We’ve been following David Attenborough as he teaches us about everything from the plains of Africa to the jungles of South America on Planet Earth. As I said in my post ‘Create an Indoor Jungle’, we’ve been inspired by Netflix to link what we are watching to some of the activities we do at home. With the weather getting a bit colder, it seemed like the perfect time to set up a Pole to Pole conservation sensory ice play.
This is such a quick and easy activity to set up, but it kept the boys entertained for ages. It also opened up a lot of conversations with Bear about conservation and the melting ice caps.
You will need:
- A tray
- White or blue duplo
- Plastic animal figures
How to make the pole to pole conservation sensory ice play:
Step 1: The day before the activity I filled an old plastic insert tray that came in a biscuit tin and an ice cube tray with water.
Step 2: I then added a few drop of food colouring to a few of them and put it in the freezer overnight. This gave me lots of different shaped blue and clear ice cubes.
Step 3: I filled our tuff spot tray with water.
Step 4: I then built a little ‘igloo’ house out of Duplo and placed it in the corner of the tray. Our garden is on a slope, so the tray was shallower on one side, so this work quite well.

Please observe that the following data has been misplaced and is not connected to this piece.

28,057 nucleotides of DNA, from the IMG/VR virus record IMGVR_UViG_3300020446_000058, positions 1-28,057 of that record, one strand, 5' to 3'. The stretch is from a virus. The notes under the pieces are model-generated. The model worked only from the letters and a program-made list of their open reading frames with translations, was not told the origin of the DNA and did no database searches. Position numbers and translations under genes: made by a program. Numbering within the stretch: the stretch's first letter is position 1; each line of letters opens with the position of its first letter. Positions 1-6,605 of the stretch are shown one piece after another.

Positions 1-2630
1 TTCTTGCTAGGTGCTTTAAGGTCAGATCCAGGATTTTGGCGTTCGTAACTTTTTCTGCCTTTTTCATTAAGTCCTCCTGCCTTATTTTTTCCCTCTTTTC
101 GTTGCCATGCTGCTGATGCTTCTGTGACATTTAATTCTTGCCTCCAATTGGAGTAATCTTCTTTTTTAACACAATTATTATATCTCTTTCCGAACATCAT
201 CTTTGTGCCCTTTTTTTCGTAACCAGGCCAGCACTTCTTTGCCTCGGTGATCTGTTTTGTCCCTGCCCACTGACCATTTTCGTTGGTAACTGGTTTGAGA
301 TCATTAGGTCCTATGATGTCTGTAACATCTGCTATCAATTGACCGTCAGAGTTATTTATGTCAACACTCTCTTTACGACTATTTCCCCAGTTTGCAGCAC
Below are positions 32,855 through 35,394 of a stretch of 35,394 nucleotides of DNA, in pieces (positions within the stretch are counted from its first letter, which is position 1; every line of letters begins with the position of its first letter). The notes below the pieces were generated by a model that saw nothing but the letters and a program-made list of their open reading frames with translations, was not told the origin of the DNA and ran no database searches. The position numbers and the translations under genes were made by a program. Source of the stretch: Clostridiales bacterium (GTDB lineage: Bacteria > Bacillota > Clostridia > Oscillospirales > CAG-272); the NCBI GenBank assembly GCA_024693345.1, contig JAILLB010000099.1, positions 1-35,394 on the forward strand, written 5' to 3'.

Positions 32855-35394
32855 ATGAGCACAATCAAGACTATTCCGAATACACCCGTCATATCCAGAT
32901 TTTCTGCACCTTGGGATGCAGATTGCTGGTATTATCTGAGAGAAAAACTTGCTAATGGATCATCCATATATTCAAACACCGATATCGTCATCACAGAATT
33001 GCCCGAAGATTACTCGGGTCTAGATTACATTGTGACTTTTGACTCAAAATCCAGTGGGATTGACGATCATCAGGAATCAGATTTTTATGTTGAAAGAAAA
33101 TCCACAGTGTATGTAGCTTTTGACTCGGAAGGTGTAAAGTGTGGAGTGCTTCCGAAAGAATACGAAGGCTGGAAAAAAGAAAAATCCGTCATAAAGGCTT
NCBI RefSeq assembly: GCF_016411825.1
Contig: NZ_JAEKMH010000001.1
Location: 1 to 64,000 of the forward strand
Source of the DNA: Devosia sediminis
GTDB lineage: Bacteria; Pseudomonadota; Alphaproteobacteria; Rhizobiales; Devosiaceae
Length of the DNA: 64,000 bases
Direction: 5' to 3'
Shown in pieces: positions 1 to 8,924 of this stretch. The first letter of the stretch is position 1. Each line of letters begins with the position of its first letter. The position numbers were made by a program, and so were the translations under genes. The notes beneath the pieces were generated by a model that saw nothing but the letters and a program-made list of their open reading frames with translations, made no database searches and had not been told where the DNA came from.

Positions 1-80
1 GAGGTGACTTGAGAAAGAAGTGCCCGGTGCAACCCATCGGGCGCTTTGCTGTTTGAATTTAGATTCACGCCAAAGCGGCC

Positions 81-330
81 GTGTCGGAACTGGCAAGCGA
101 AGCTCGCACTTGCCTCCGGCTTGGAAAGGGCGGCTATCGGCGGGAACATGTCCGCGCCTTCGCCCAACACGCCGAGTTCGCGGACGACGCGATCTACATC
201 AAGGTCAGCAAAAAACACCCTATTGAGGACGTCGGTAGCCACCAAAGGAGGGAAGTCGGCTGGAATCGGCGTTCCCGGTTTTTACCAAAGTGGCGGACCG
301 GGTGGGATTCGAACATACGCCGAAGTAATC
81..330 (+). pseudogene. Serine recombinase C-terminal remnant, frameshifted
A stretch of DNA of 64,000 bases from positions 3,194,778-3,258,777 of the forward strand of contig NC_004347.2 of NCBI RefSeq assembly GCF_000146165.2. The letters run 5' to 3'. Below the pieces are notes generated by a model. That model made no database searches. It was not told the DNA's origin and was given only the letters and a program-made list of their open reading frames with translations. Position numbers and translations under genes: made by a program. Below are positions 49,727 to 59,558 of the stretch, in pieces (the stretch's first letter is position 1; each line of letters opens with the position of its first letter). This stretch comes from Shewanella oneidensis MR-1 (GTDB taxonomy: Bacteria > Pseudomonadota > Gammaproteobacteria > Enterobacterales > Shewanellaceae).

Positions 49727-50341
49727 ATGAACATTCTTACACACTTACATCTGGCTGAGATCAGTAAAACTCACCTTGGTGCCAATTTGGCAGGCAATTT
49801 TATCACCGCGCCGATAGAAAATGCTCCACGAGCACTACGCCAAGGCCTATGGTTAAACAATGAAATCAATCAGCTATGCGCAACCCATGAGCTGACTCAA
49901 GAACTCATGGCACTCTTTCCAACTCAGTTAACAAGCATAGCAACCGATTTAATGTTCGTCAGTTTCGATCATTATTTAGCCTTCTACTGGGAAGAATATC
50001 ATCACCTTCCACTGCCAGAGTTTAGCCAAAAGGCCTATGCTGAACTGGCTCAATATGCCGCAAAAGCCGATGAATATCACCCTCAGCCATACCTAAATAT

Step 5: I then popped the ice cubes out of the trays and into the tuff spot tray filled with water.
Step 6: I then placed various animals from the poles in the tray, balancing some on the ice cubes.
The boys had such a great time creating little stories in their frozen world. We had a little man in a snowsuit figure and a canoe in the Duplo drawer and the boys loved pretending he was fishing. Bear also recreated a scene from Planet Earth where a polar bear swims in the water between ice plains. We also discussed reflections of the animals balanced on the ice cubes.
As the ice melted away, Bear started to realise the polar bears, the penguin and the seal didn’t have anywhere to stand. This opened up a conversation about the melting ice caps. We talk about how without any ice, some animals don’t have anywhere to live and how it is important for us to protect the planet so they don’t lose their home.
Monkey is a little younger and is very much still developing his speech, so this sensory activity gave me the opportunity to describe the ice as ‘cold’ and name the animals. We also spent time mimicking the noises the animals make and making up actions for each of the animals. For example, we waddled like penguins around the garden and clapped our hands together like a seal.
We had a lot of fun with this activity and it was nice to get outside in the garden even though the weather is starting to turn chilly.
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*Note: We are part of the Netflix Stream Team and this is a collaborative post